Wednesday, December 6, 2017

Of trains , winter holidays and running

The sunlight streamed through the half drawn curtains had me awake. The train was slowing down as a station approached. I craned my neck to see but could hardly make out which station it was. A hawker selling tea entered the compartment to the utter joy of all the passengers who quickly swarmed around him.We Indians love our tea, and there is something heavenly about that tiny cup of hot tea served when you are half snuggled inside that blanket on the train berth. Train journeys were always an integral part of my holidays. I used to eagerly wait for the summer vacations where we would take the train to my grandmom's town to spend holidays with my cousins. Tickets those days were booked way in advance , tiny rectangular cardboard cutouts. I especially loved overnight journeys - the joy of climbing up to an upper berth and falling asleep to the rhythmic jostling of the train. I love train journeys to this day. But the general paucity when it comes to time and distances traveled have us giving in to flights most of the time.

Holidays are also about meeting cousins,aunts,uncles - the whole retinue of an extended Bong family. Invitations for lunch, dinner , breakfast are not to be ignored. And never underestimate the emotional cost of each tiny bit of morsel put on your plate.The whole hierarchy of the family tree can be threatened by your mere refusal to devour the last piece of fish preserved just for you. Unfortunately for me, a Bong who has also chosen the sadistic world of running , the conflict is eternal. From dragging the father along for a 90 minute early ( I mean really early) morning walk at the nearest lake while I run to the amused look on the face of the man selling coconut water on realizing that a Bong woman chose to spend her early morning hours running , the struggle between a Bong coming back home to Kolkata and a runner just trying to keep up her routine is real. Kolkata and running are not really friends - as a fellow runner and friend puts it:). But like a lot of conflicting identities which sink into our personalities ( tell me if you have been able to balance out yours because I never have) , this too will find it's own little space. Till then , I will enjoy slurping the last bit of the soft, mushy rosogolla (we also have the GI now, woot woot!) and the very confused look of the onlooker as I whizz past in my running shoes.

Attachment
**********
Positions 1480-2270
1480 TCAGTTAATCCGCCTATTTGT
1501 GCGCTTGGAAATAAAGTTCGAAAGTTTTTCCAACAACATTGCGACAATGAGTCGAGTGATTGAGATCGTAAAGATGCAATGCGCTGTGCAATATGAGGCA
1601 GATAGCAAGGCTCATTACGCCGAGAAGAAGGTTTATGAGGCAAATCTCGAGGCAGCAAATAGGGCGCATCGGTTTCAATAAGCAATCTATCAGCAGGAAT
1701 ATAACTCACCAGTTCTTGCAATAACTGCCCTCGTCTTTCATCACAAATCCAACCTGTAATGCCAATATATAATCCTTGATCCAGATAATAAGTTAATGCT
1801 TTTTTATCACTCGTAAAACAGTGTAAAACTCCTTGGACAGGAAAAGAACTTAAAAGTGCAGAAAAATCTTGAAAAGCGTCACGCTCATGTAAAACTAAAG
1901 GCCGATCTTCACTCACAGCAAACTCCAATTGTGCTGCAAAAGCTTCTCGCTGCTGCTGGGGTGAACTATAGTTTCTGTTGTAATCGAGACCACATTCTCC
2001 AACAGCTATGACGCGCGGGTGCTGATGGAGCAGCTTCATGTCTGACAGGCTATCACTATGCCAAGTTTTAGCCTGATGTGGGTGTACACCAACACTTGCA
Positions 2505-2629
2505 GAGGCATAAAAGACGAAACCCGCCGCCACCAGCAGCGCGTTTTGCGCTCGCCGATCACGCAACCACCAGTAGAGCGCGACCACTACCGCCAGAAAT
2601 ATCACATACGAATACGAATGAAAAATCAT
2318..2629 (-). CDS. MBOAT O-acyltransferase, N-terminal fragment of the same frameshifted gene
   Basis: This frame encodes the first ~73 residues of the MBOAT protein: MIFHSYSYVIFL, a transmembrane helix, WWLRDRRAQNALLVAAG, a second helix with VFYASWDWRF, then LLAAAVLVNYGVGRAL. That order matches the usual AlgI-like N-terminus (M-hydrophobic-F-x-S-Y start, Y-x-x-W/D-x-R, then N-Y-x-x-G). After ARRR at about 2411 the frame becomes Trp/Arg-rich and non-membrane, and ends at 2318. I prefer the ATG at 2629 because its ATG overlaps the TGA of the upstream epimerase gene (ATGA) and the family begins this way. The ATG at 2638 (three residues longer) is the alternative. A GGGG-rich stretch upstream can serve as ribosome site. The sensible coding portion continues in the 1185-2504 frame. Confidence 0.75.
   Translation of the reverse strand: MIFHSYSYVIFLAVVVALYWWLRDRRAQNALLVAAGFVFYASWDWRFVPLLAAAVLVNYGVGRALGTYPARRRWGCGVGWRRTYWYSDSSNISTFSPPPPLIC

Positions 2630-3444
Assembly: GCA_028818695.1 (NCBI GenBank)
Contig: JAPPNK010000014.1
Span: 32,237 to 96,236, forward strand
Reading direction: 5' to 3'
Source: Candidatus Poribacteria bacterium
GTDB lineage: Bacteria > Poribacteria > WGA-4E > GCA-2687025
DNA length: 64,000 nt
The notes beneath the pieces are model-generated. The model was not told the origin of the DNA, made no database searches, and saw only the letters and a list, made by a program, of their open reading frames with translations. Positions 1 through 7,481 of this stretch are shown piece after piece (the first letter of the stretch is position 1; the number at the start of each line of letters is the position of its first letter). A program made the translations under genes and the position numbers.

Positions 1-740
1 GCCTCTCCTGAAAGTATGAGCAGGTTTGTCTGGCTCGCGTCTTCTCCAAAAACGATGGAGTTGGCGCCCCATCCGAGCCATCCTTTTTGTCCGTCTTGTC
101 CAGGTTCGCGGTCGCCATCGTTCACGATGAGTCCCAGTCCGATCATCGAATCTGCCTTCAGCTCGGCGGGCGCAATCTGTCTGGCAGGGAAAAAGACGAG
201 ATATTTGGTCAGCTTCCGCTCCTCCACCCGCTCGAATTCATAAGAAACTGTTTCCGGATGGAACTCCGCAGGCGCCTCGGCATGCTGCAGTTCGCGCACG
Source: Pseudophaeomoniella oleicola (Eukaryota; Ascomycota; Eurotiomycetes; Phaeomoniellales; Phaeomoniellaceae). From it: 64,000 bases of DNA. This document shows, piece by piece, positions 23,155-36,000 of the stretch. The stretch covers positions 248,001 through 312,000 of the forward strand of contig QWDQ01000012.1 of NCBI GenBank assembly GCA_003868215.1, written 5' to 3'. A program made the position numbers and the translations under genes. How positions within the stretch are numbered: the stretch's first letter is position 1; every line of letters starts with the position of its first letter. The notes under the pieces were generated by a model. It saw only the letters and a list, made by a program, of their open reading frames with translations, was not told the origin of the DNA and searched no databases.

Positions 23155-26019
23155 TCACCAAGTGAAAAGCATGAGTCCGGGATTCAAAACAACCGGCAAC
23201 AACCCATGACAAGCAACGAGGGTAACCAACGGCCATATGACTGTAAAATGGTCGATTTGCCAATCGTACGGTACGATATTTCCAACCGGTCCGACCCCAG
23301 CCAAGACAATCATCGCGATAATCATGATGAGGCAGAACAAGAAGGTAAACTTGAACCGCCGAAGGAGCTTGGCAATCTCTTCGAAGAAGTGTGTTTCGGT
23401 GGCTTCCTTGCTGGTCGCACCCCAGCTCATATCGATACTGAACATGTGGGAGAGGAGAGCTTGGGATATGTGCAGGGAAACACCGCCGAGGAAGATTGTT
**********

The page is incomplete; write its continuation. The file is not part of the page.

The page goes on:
Monday, October 13, 2014

Of Media and content